I have been trading REITs in a swing trade mode for the last three years. I use AMIbroker to alert for weakness below the NAV line I draw on the chart. It doesn't take much daily time (after getting setup) and the return has been good.
I use NAVs from Barry Vinocur's Realty Stock Review (.com). The sub is about $350/year and I have paid it back each year easily. Basically though that's all I buy it for since I am really not interested in a lot of the nitty gritty coverage of reit properties. His "Side by Side" 6 page spreadsheet has most of the large/mid cap Reits covered...along with div coverage percentages (and tons of other fin data) which is good to judge the 'nervousness' level of the buy-and-hold yieldies.
My approach in this down mkt is simply buying undervalued -20% to -30%NAVs and sell at NAV+5%. Swings usually take 1-10 months and catching the 6-9% (annualized) divs every 90 days is a clear perk.
Another good play for me has been to watch the REIT preferreds of companies whose qtrly earnings drop and raise the common div payout over 100% (short term). The pref holders dump their shares into a thin market causing some interesting short term price distortions. I've picked up a fair amount of good trades at virtually no risk.
Prefs are generally non-convertible, cumulative with a $25 redemption preference if mgmt finds cheaper financing. I love buying these at $20.
If you want to see a sample of this go to: www.quantumonline.com and under search type in ENN-A...check the chart at www.bigcharts.com with symbol ENNPRA. The prefA recently sold down to $21 and is now back up to $24...but still yields 9.9% even at this recovered level. (BTW...be real picky....watch the bid-ask spreads before you buy ....some are outrageous due to the low volume. Do you own due diligence...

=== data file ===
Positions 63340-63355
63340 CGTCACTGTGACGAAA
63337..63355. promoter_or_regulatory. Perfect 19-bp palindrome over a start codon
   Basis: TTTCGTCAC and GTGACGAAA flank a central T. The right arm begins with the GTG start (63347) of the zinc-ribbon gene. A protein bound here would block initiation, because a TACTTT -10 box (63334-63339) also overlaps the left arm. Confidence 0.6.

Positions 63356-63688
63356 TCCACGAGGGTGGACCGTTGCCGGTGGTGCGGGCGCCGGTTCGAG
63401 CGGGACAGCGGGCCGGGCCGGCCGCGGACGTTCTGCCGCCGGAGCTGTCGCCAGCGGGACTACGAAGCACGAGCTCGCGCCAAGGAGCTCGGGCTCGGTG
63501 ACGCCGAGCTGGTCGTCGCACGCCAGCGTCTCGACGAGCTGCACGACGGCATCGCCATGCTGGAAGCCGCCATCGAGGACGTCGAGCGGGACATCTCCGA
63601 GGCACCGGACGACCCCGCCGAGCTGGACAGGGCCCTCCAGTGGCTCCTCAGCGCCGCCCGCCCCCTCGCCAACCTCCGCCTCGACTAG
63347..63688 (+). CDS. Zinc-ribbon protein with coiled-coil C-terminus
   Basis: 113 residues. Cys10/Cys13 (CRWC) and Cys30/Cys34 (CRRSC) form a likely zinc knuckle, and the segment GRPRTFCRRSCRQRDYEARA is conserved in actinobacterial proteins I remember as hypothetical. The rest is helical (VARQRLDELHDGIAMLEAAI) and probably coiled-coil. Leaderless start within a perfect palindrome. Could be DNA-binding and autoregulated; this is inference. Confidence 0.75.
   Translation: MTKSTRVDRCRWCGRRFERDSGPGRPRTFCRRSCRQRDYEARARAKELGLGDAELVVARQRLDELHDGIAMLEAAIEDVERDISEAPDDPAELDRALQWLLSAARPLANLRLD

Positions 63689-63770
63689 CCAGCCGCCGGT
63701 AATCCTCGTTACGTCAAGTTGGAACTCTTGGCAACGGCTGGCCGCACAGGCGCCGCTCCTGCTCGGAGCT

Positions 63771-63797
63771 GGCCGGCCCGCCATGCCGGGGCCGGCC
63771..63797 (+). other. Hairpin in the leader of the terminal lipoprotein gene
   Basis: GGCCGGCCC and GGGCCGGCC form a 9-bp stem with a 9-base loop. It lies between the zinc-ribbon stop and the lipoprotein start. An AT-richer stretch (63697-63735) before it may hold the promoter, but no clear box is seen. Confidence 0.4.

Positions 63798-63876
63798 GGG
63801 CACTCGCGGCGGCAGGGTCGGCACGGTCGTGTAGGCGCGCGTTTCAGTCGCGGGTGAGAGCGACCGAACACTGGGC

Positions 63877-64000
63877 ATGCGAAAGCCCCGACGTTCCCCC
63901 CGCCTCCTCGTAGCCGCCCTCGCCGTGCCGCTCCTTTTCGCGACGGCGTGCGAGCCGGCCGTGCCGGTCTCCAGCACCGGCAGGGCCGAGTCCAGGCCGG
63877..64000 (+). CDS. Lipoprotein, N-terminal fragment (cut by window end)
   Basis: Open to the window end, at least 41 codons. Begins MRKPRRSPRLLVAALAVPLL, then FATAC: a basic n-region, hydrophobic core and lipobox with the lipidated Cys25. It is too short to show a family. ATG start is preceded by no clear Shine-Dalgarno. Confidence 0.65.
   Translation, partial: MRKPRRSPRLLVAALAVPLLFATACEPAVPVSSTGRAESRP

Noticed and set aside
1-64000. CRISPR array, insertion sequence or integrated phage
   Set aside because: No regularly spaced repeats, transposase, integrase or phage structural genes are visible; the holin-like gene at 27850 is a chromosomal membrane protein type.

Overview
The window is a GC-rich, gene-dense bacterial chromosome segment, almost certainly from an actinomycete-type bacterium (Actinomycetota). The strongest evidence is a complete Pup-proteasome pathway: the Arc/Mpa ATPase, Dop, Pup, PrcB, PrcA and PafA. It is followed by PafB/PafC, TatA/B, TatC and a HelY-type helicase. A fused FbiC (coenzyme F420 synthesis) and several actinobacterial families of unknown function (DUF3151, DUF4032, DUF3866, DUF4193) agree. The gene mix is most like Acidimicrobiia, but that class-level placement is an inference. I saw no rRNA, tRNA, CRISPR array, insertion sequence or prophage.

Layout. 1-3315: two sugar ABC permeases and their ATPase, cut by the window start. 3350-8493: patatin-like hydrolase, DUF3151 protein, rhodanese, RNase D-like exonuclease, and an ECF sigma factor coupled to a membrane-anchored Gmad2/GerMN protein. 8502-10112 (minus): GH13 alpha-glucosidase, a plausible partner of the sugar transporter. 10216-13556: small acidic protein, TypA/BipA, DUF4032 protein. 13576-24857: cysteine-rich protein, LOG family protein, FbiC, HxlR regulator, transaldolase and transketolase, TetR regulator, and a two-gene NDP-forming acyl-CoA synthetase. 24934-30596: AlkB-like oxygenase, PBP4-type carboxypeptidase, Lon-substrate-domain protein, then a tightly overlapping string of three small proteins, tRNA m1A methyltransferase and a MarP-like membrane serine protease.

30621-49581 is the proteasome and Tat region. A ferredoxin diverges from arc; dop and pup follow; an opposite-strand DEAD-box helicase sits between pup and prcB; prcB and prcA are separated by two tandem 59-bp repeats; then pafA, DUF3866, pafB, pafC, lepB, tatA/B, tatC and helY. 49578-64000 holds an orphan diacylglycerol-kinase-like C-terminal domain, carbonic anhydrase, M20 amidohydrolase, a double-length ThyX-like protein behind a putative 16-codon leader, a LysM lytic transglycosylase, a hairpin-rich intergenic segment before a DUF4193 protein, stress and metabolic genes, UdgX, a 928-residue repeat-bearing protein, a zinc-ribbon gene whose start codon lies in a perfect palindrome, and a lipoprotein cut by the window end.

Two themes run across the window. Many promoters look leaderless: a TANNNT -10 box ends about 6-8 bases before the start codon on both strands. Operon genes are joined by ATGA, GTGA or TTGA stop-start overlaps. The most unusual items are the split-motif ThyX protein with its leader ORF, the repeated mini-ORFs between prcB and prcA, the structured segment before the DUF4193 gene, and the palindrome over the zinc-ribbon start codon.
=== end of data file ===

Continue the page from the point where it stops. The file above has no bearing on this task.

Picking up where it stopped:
I am probably stretching the limits of the term when I say "trading" with REITs. It is definitely on the slower end of the spectrum. At 50, I need a lot less portfolio heat for two reasons...the college money will need to be paid over the next 7 years and retirement cash is to follow that ... thus my concetration on less risky assets in publicly traded real estate. I can not imagine widely diversifying and shooting for market returns...ever...let alone now. A small investor/trader doesn't have all the investment negatives of someone running a really large amount of money....why not take advantage of every angle you can work? (particularly by getting the return you need while not exposing your assets more than necessary.)
I like Charlie Munger's philosophy of putting all your eggs into a basket you understand....and watch the basket closely...and keep getting better at that. My direct philosophy is to Engineer the return I need.
The 6 month time frame in real-estate-think would be "recent" where with QQQs its "Jurassic"...LOL... all depends on where you are on your life trip....unfortunately I'm closer to the fossil end. The positive is that for the last two years I have made more in cap gains/divs than I did in the past five. So I thank my lucky stars for that. I still trade a few favorite gold stocks and rboc telecoms when they get especially ripe...but it is strictly cake icing.
Risk tolerance....I strictly limit losses...money mgmt changes I have made in my trading have doubled my net. A couple of years ago I threw all my trades into a spreadsheet and plotted the winners and loses around the x-axis. I was skewed to the positive, but it dawned on me that if I would truncate every trade going south tightly by absolute, no-exceptions rule...I would do a lot better. Sure....I missed a number of trades that turn right around and were winners....but you can't tell which ones they are. So the only statistically effective method is to kill them all. I did this all of 2002 and I did miss a bunch....but the new spreadsheet AND the bottom line made this something I will never change....it really shocked me. (I did have to surf for more trades ....which was another downside...but again...ultimately worth it. Only 65% of my trades were positive...but I let them run to swamp out the 35% that I chop off.